Cancer-Associated Ischemic Stroke: The Bergen NORSTROKE Study
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Background: Stroke and cancer are both leading causes of death and disability in the Western world. Cancer can lead to a hypercoagulable state that can cause ischemic stroke. Mechanisms include disturbance of the coagulation cascade, tumor substance secretion, infections and non-bacterial endocarditis. Many types of cancer also share a similar risk factor profile to that of ischemic stroke. The cancer-stroke connection has not previously been studied in Norway. Further knowledge on which subgroups of patients are at highest risk for both stroke and cancer, as well as on how to recognize a cancer-associated stroke is needed. Methods and materials: The studies 1-3 are the foundation of the present thesis. All papers have used data from The Norwegian Stroke Research Registry (NORSTROKE). NORSTROKE is a comprehensive, prospective registry that since February 2006 has included all stroke patients admitted to the Stroke Unit at Haukeland University Hospital. For the present studies, the medical charts of all stroke patients were reviewed for collection of cancer diagnoses. Cancer data was quality assured through linking NORSTROKE to The Cancer Registry of Norway. Results: From August 2006 through August 2011, 1511 patients with ischemic stroke were registered in NORSTROKE. In study I, patients with cancer post stroke were excluded. In study I, a total of 1456 patients were included, of whom 229 (15.7 %) had cancer prior to index stroke. The prevalence of stroke was higher in stroke patients compared to the general population below the age of 70. In study II, patients with cancer pre stroke were excluded. In study II, a total of 1282 patients were included, of whom 55 (4.3 %) were diagnosed with cancer post index stroke. In study III, the inclusion period was extended and patients with inactive cancer were excluded. In study III, 1646 patients were included in the study, of whom 82 (5.0 %) had active cancer. The most common cancer types overall were cancer of the; colon, prostate, breast, lung, bladder, uterus and ovaries as well as of unknown primary site. Patients with active cancer had similar risk factors to patients without a history of cancer. Active cancer in stroke patients was associated with smoking, age, increased D-dimer and decreased hemoglobin. Active cancer was also associated with stroke of unknown etiology. Conclusions: The prevalence of cancer was higher in stroke patients compared to the general population below the age of 70. Findings in patients with cancer-associated ischemic stroke were elevated D-dimer, signalling hypercoagulation, lower hemoglobin and a history of smoking. These factors may also be used to predict active cancer in stroke patients and thus indicate which stroke patients could be screened for underlying cancer.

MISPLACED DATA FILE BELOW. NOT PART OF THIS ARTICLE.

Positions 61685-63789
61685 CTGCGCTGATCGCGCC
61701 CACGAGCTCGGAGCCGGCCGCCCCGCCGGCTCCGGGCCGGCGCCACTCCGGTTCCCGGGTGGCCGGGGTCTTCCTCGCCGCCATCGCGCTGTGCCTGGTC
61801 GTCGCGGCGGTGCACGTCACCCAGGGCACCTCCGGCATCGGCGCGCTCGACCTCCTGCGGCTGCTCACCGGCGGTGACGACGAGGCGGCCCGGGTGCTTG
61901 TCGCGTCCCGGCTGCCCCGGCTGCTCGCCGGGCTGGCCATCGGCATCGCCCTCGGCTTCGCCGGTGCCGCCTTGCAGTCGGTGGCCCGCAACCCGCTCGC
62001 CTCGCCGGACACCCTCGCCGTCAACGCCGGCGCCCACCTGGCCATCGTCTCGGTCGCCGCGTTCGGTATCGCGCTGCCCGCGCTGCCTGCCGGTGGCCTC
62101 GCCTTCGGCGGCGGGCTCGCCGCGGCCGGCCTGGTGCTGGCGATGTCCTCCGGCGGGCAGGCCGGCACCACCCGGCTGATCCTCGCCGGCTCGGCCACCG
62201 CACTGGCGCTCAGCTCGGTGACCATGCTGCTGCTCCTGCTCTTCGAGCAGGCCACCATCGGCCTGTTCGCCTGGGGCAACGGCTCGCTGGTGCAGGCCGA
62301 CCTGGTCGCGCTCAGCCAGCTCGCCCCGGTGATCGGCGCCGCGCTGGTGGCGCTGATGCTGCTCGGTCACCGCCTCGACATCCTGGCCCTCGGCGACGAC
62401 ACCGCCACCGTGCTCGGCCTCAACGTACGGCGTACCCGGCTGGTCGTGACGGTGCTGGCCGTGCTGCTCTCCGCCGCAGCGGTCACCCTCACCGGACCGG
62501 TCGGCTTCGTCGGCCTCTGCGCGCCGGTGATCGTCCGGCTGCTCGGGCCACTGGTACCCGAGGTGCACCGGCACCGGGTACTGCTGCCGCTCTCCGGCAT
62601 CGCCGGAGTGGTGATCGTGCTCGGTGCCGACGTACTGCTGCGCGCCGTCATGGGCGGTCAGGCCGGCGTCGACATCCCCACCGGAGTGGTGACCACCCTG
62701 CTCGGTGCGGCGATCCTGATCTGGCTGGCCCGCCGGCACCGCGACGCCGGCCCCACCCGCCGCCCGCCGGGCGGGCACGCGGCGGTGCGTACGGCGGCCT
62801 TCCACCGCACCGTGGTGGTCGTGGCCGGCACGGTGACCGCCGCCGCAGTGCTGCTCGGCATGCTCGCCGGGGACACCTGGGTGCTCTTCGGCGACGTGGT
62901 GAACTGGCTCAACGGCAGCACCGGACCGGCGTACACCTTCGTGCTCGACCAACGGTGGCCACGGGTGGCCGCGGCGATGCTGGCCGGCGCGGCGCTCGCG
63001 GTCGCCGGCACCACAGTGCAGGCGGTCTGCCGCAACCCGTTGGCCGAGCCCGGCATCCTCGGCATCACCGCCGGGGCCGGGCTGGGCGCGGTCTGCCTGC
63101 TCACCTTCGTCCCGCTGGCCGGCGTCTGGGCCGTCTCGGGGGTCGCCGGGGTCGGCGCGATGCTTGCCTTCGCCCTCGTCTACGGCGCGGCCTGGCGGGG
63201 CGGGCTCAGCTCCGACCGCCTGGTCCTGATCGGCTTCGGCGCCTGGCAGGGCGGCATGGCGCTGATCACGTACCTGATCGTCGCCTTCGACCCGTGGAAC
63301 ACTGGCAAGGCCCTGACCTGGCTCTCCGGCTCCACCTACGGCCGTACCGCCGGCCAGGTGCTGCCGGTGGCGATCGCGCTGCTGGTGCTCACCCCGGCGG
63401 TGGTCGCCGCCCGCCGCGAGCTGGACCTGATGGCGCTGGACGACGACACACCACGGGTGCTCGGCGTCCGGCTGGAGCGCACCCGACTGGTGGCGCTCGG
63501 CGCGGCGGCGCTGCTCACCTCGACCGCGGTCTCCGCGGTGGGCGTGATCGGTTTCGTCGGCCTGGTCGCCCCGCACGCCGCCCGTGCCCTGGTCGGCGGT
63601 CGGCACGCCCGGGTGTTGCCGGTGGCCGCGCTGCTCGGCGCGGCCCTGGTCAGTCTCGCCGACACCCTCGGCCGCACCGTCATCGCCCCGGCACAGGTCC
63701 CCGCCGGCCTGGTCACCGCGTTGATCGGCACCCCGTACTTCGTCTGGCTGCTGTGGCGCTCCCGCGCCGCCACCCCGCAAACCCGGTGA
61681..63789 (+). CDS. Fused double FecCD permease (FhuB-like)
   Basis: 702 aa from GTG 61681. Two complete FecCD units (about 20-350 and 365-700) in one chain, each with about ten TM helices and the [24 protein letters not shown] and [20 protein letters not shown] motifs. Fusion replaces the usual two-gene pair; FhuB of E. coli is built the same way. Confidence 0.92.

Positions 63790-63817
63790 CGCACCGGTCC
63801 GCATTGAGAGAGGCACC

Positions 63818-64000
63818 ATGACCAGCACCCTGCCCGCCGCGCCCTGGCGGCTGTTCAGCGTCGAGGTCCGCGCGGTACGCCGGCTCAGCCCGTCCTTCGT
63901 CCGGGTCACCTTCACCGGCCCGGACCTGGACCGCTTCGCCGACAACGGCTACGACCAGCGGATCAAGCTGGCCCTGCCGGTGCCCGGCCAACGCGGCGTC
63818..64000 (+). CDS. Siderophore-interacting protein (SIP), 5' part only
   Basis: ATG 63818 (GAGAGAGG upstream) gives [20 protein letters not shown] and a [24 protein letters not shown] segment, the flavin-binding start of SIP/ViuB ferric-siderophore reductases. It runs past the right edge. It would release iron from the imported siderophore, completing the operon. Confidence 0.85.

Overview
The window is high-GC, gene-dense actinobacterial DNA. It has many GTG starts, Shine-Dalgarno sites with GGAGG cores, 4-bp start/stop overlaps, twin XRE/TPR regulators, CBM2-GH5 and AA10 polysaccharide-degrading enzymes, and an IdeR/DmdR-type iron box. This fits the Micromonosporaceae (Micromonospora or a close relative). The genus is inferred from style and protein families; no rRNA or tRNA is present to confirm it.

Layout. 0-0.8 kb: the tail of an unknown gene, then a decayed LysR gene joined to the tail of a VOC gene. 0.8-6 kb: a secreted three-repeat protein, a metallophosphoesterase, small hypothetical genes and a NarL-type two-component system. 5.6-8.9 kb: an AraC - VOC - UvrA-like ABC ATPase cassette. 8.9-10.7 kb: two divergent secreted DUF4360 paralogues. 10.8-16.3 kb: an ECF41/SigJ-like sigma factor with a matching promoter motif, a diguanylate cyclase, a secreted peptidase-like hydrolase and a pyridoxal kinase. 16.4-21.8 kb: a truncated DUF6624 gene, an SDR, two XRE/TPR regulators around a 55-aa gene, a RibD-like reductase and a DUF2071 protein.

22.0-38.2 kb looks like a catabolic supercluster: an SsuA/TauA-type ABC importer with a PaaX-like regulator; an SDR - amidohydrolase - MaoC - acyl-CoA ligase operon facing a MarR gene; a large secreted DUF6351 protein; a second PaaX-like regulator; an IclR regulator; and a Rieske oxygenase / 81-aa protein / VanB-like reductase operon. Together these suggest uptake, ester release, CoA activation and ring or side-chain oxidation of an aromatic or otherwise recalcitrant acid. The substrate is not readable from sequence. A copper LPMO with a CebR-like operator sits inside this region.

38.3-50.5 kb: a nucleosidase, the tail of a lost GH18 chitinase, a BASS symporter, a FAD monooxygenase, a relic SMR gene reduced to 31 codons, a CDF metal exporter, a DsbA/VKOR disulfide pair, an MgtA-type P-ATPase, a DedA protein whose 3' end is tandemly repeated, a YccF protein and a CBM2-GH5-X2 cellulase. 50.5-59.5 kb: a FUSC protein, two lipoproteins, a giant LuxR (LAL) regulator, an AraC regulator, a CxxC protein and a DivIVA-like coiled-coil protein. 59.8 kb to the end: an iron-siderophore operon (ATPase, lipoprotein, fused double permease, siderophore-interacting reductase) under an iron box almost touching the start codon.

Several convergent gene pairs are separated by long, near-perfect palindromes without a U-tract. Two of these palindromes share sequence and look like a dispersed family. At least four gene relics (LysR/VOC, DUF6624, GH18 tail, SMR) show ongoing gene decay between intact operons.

Has partsPaper I: Prior Cancer in Patients with Ischemic Stroke: The Bergen NORSTROKE Study. Selvik HA, Thomassen L, Logallo N, Naess H. Journal of Stroke and Cerebrovascular Diseases, 2014. http://dx.doi.org/10.1016/j.jstrokecerebrovasdis.2013.07.041
Paper II: Cancer-Associated Stroke: The Bergen NORSTROKE Study. Selvik HA, Thomassen L, Bjerkreim AT, Naess H. Cerebrovascular Diseases Extra, 2015. http://hdl.handle.net/1956/17765
Paper III: When to Screen Ischaemic Stroke Patients for Cancer. Selvik HA, Bjerkreim AT, Thomassen L, Waje-Andreassen U, Naess H, Kvistad CE. Cerebrovascular Diseases, 2018. full-text not available in BORA due to publisher restrictions. https://doi.org/10.1159/000484668